India is currently in 9th position when it comes to countries most affected by spam calls. From a survey conducted by Truecaller, it highlighted that 76% men, 78%-woman, 85% old, 72% rich and 71% poor population where targeted the most.
With Phone scams going around, this article will teach you the basics of what to look out for. But before we go in deep to uncover how to avoid these malicious attacks, lets first understand what Phone scams are.
What are Phone scams?
Phone scams, also known as Vishing typically involves the bad guys making fraudulent phone calls or leaving voice messages deceiving people into believing they are speaking to reputable people such as a police officer, member from the bank, or a representative of another trusted company or agency such as a government official. The main goal behind Phone scams is to trick individuals into revealing personal information, such as their bank details and credit card numbers.
According to Truecaller, the scammers will tend to “hook unsuspecting people using either phone calls or SMS, and they will try to get you to give up sensitive information about your financials or force you to reveal a OTP with the ultimate aim of extracting money from your bank accounts or digital wallets.
There are many different types of Phone scams that anyone can fall for.
Types of Phone Scams
As scammers continue to outsmart their victims with clever tricks, the type of people they usually go for is the elderly. Here are the most common types of phone scams you need to be aware of.
1. Bank Scams
This is when someone calls you from the bank telling you that there’s a problem with your card or account. The caller will often sound professional and try to convince you that you card has been cloned or that your money is at risk. They may ask for your account and card details, including your PIN number. In some cases, they may even offer to send a courier to collect your card.
Bank related phone scams have been gone further, where criminals have advised their victims to move their money to a ‘safe account’ to protect it. This happened to a person who had received a call from someone calling to be from the victim’s bank’s customer service center. The caller had convinced the victim that their account was in the process of getting upgraded and updated. Therefore the following details were required:
- Account number
- CVV number
- Expiry date
- Savings bank account number.
Several unauthorized transactions had occurred. Our advice is if someone calls you claiming to be from the bank don’t give them your details.
These usually occur after a new mobile phone has been purchased. Scammers call their victims claiming to be associated with the company from where the victim had purchased their phone. The bad guys will often sell insurance. Worst case scenario is these victims will end up buying insurance but will never get it.
Last year, UK citizens had witnessed a different type of Phone scam where random individuals where
receiving fraudulent calls from people supposedly from the Government informing them that their
National Insurance Number had been compromised. Many had fallen for this giving away sensitive information.
Another habit to change is your response to calls from unknown numbers. If you receive a call or text from a number you don’t recognize, don’t respond. A woman had received a phone call telling her that there was an ongoing court case against her over unpaid tax bills. She was told that if she paid £999 the case would go better for her. In a panic, she paid the amount was told it was not enough. Therefore she had gone back to the bank with the scammer still on the line, and had transferred another £4000.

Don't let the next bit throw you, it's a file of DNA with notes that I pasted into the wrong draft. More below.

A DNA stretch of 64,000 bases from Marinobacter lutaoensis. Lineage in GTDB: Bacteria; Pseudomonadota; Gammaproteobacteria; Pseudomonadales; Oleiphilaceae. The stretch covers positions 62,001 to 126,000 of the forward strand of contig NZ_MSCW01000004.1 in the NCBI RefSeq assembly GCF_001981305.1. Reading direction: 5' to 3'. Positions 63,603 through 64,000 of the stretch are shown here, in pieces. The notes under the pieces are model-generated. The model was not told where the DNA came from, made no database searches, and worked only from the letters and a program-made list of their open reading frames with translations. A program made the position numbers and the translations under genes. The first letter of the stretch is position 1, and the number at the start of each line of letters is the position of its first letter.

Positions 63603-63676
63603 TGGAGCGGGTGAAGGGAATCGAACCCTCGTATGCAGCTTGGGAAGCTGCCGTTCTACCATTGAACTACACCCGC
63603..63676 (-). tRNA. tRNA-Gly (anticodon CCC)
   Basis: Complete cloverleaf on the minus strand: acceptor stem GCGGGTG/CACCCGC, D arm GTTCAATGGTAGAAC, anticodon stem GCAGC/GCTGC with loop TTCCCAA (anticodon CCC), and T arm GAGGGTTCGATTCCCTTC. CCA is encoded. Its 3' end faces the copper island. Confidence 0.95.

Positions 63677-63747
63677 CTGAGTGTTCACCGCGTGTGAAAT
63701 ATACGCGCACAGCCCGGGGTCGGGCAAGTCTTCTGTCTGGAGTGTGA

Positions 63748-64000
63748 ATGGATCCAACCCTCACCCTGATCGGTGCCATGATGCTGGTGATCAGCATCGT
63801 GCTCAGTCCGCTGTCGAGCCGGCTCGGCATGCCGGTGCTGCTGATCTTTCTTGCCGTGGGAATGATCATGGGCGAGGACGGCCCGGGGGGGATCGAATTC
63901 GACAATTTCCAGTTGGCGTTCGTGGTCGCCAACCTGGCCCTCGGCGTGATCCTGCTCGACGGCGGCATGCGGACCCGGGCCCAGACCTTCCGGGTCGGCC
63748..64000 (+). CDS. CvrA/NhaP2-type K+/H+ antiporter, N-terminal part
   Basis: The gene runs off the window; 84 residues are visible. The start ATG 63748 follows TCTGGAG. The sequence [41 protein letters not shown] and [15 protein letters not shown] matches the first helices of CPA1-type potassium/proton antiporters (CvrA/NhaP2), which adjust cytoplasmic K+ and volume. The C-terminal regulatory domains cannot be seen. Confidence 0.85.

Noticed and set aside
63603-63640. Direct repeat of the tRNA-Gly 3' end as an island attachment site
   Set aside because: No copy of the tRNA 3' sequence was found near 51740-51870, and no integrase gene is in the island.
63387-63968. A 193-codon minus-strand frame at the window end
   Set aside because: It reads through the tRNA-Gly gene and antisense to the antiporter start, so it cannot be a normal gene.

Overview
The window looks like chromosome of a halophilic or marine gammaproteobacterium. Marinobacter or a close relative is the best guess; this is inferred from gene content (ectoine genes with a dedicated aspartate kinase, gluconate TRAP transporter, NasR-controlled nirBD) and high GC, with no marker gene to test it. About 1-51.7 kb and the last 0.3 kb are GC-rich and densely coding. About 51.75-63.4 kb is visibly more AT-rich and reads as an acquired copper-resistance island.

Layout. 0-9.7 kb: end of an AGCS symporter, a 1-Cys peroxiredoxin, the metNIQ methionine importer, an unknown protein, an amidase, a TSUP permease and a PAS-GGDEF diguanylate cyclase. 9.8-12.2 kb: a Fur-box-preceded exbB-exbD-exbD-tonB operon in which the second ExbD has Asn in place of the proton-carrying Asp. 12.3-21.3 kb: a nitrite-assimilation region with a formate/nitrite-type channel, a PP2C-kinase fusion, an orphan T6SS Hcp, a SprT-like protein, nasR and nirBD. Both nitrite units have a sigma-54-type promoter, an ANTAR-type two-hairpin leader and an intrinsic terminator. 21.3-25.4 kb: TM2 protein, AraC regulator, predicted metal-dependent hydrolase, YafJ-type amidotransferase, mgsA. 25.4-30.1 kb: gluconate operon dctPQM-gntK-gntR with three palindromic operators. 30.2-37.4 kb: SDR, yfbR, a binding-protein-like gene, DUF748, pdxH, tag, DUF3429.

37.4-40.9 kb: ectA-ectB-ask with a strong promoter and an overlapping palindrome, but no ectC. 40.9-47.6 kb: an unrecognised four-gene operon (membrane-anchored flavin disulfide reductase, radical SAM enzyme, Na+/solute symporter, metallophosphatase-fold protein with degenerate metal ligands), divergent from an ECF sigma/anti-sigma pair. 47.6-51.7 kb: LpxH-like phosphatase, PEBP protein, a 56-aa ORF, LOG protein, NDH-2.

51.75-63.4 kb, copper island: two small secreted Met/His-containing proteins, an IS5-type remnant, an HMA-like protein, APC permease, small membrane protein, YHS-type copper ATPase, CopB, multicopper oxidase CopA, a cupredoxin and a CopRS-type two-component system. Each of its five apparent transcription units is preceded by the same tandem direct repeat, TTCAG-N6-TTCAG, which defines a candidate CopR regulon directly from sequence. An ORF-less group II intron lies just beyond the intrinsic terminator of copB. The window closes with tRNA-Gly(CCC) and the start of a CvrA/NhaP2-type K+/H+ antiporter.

4.Pension and Investment Scams
There have been cases where fraudsters will call their victims offering the chance to buy shares, wine investment, land banking, carbon credits and more. Another emerging type of Phone scam is “pension loans”. Many have lost their entire life savings to investment scammers.
How to avoid Phone Scams:
- Give Nothing Away: Fraudsters are hunting for information. Therefore your best defence is to tell them nothing. If they try to confirm your name, don’t tell them. If they ask if your spouse is at home, don’t reply. If they want to verify your home address, simply hang up. Any bit of information you give, can be used as a tool to extract personal information and harm you.
- I’ll call you: If the caller insists that they have to speak with you, tell the that you will call them back directly. At this point, fraudsters will often give you a phone number to call. Don’t believe them.
- Take your time: Scammers often try to create false deadlines. If you feel pressured to make a decision, hang up. You’ve spent a lifetime earning your money. You deserve a little time to choose how you spend it.
- Hang up: If you feel harassed or intimated, end the call. It may feel rude to hang up, but you have the right not to be pressured into doing anything.
- Do not go on fake websites following a cold call: If you happen to visit a website after a cold call, chances are you’ll end up downloading a virus, allowing access to your computer or mobile thus giving personal information. We advise avoiding visiting websites.
- Be strong and put safety first: You get all sorts of phone calls. Friends, family, business associates, scams, and fraudulent callers. Just asking basic questions and verifying caller information can easily stop you from making a big mistake. Some of these rules may come off sounding rude. But remember: it’s rude for a scammer, telemarketer, and fake non-profit to call you. Real companies won’t be offended.
Though we cannot stop Phone scams from happening, we can take precautions by following these simple steps.